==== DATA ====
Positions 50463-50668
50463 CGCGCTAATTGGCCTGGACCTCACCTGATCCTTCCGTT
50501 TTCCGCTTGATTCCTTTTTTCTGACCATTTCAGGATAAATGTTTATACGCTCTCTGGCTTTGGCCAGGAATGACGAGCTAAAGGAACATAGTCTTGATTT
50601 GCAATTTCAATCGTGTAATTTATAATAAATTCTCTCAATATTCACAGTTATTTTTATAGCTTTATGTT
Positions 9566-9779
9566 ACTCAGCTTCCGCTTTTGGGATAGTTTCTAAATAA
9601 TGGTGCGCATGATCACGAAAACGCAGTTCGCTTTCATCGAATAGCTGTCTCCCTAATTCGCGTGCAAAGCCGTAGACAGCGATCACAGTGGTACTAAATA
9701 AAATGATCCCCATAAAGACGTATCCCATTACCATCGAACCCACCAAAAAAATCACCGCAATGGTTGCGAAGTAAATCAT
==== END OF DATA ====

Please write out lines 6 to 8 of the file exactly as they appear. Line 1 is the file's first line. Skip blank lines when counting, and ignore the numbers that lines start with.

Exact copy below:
9566 ACTCAGCTTCCGCTTTTGGGATAGTTTCTAAATAA
9601 TGGTGCGCATGATCACGAAAACGCAGTTCGCTTTCATCGAATAGCTGTCTCCCTAATTCGCGTGCAAAGCCGTAGACAGCGATCACAGTGGTACTAAATA
9701 AAATGATCCCCATAAAGACGTATCCCATTACCATCGAACCCACCAAAAAAATCACCGCAATGGTTGCGAAGTAAATCAT